The Courts Talk Elk

Apr 4th

2019

CategoryPosted in DSC News Center

Wildlife
Officials Take Back Management

The legal red tape has been lifted for the Wisconsin Department
of Natural Resources (DNR) to dictate elk hunting permits and restrictions as
they see fit. The current regulations called for a specific population count
and permit number, which the officials believe is not the only threshold required
to properly manage the state’s elk herd. Although the Wisconsin DNR proposed
the rule change last year, there were several groups needed for approval. The
Assembly sporting heritage committee gave the final say just this month to
allow the DNR the freedom to open hunting and adjust permit numbers as needed.
Previous regulations called for a five percent permit allowance once the
population reached at least 200 and 150 in specific areas.

Elk
News from Missouri

Missouri hunters can almost see a 2020 elk hunt on the
horizon, but recent bills have focused on increasing poaching fines, not on
hunting regulations. After two elks were poached in February and left fully
intact at the site, the Missouri Department of Conservation (MDC) publicly
supported a bill that called for significant restitution fines for poachers. The
Senate bill, SB 356, called for fines of $2,500-$5,000 for poaching a black bear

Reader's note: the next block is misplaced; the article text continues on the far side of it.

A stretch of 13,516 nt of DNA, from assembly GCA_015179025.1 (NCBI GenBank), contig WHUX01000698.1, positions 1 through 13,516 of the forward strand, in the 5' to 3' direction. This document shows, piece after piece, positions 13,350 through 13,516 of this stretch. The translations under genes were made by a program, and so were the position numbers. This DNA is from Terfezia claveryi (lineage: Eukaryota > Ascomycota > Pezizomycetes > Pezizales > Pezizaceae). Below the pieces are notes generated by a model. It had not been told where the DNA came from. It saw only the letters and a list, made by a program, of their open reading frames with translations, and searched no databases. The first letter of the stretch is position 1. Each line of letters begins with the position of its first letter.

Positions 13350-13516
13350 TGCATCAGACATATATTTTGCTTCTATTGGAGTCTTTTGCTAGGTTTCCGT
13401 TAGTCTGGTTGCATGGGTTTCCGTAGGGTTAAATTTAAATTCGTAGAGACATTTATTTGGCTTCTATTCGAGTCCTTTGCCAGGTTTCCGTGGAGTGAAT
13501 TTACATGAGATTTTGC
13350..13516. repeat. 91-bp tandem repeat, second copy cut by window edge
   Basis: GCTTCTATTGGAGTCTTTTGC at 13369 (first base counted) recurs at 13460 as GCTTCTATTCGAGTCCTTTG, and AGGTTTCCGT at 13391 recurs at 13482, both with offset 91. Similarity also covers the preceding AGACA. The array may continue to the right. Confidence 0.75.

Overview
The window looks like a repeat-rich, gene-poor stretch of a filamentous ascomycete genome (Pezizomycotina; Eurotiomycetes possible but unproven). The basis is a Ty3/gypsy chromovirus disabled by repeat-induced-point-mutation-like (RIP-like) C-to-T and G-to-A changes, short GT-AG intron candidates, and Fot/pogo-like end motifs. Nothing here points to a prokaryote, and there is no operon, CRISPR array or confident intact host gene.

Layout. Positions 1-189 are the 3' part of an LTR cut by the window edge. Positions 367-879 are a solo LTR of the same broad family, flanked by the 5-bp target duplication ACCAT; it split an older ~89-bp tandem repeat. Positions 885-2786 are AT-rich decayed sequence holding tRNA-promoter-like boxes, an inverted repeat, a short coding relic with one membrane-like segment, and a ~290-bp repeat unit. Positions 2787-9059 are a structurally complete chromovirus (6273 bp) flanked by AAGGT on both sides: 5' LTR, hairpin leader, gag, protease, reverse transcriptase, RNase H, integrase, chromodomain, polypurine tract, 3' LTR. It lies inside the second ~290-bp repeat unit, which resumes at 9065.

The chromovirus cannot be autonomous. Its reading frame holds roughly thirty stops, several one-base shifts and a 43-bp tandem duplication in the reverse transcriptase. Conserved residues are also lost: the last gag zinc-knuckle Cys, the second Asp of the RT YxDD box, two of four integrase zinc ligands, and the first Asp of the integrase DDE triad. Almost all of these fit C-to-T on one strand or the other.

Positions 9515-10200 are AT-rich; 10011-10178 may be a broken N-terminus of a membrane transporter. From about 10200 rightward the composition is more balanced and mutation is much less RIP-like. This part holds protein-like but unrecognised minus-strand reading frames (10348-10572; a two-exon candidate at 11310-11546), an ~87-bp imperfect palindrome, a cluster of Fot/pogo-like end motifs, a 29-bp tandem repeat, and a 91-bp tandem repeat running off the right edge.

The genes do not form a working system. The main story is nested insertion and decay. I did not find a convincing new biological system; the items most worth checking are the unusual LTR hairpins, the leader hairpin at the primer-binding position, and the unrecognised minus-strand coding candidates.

or elk, while a separate House bill, HB 260, called for even steeper fines of
$10,000-15,000. Although the first Senate bill failed to pass the Agriculture,
Food Production and Outdoor Resources committee, the tougher poaching bill, HB 260,
passed in the House and will be soon voted on in the Senate. The MDC is working
with the Committee before the next meeting to ensure that the bill is fully understood
this time.

Elk in
Rhode Island

Last year, a state bill was introduced to allow elk or
other exotic animals on certain properties for hunting in Rhode Island.
Ultimately, the bill was removed from the House agenda and tabled in the
Senate. The bill was reintroduced this year on the condition that each animal
is cleared by veterinary inspection. At this time, the Department of
Environmental Management has not weighed in on the new bill.

Sources:
Wisconsin Public Radio, Fox News, USA Today and U.S. News

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